Re: [SCA-Archery] Re: Sources for information...
For the absolute beginner in laminated bows, try any of the old
"Popular Mechanix" plans and magazines published in the 1960's.
There was a collection of these articles peblished in encyclopedia
format in the early-mid 1960's (which I own) andin the "A's" under
archery, there are plans and step by step photographs showing the
process of building a wood and glass laminate recurve. This was a
project that I did with my father in the mid 60's and the bow turned out
well. I have sinced used this article as reference in helping others
along the way in building and repairing wood glass laminate recurves.
Fortunatly for me, there is a local Bowyer (since retired) that I
used to visit who built a few bows for me. He made mostly longbows, but
he also made recurves. I still shoot a 70" reflex/deflex longow 72#@27"
that he made for me that was specifically designed for fast-flite
string. He would invite local archers that he was building bows for into
his shop to work with him during the process to accustom them to all
that went into making a bow. It was a wonderful education.
Unfortunately, his eyesight failed a few years ago and he stopped making
bows. It was quite an education. Many bowyers are open to taking on
assistants and showing the process.
Probably the two best shooting lami bows that I've had made for me
were made by Herb Meiland and Bill Matlock. I spent many hours on the
phoe with each of them sending them drawings and measurements of the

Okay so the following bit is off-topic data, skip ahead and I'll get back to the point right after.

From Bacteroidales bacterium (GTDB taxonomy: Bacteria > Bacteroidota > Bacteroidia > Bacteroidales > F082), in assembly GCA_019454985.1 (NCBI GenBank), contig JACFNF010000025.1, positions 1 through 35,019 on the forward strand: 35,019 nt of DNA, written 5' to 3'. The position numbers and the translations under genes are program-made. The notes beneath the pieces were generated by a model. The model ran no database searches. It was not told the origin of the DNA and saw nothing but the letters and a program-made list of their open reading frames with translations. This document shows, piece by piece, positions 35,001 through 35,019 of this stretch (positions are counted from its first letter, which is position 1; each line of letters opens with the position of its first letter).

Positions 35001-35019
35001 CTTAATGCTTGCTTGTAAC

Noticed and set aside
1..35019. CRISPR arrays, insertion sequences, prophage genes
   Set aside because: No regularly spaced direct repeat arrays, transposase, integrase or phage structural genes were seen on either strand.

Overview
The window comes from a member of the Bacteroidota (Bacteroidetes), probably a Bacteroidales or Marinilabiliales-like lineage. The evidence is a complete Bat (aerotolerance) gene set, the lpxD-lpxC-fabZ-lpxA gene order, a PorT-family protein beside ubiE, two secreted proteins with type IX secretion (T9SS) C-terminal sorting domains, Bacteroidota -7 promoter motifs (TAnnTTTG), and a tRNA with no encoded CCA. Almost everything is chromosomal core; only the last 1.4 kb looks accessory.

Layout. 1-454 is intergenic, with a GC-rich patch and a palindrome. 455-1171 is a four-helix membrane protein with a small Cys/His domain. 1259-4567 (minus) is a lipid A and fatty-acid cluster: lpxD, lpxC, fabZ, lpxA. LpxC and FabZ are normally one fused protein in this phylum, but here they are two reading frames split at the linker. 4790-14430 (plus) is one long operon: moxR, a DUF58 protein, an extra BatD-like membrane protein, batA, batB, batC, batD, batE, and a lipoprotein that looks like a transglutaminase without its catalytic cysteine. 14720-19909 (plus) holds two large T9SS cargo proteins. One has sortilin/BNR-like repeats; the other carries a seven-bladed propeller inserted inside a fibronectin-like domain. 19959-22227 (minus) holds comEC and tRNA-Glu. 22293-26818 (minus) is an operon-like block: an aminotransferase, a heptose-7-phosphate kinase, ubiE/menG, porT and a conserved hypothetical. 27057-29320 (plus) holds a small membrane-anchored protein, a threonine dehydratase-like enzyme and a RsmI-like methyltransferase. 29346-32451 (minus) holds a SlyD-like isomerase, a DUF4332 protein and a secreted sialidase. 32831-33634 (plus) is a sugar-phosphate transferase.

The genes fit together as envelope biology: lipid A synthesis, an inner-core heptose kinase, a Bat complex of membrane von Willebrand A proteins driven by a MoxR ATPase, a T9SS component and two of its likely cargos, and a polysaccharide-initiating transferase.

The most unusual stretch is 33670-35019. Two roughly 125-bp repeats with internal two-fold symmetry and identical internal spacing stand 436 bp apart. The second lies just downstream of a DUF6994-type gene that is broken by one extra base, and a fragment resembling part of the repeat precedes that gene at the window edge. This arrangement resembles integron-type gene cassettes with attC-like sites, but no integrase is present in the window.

type of bow I wanted. The bow that Bill Matlock made for me is a
reflex/deflex longbow that when strung looks like a deflex bow. The
riser is small and rounded and doesn't appear to have a riser at all. At
first glance, it looks like a traditional D-section longbow because of
the way in which he chose the lami woods and with a couple of lighter
lami's on the back under the clear glass that looks like sap wood. This
bow is 68" and draws at 76#@27" and sends a 620 grain arrow at speeds
A few ofthe larger bow makers do offer workshops at certain times
during the year. Any interested party should check them out.
I get very nervous when I hear a person approachig bowmaking with
haste. You need a clear idea of exactly what you are doing with all of
your parts and equipment before you begin. Then follow the plans exactly
with a great deal of patience. Making a self bow can be done on the fly
with a careful eye towards not taking too much wood off and tillering
many times. But masking a lami bow is sort of like rocket science (well,
backyard rocketry anyway :) ), you need to have a firm plan and a lot of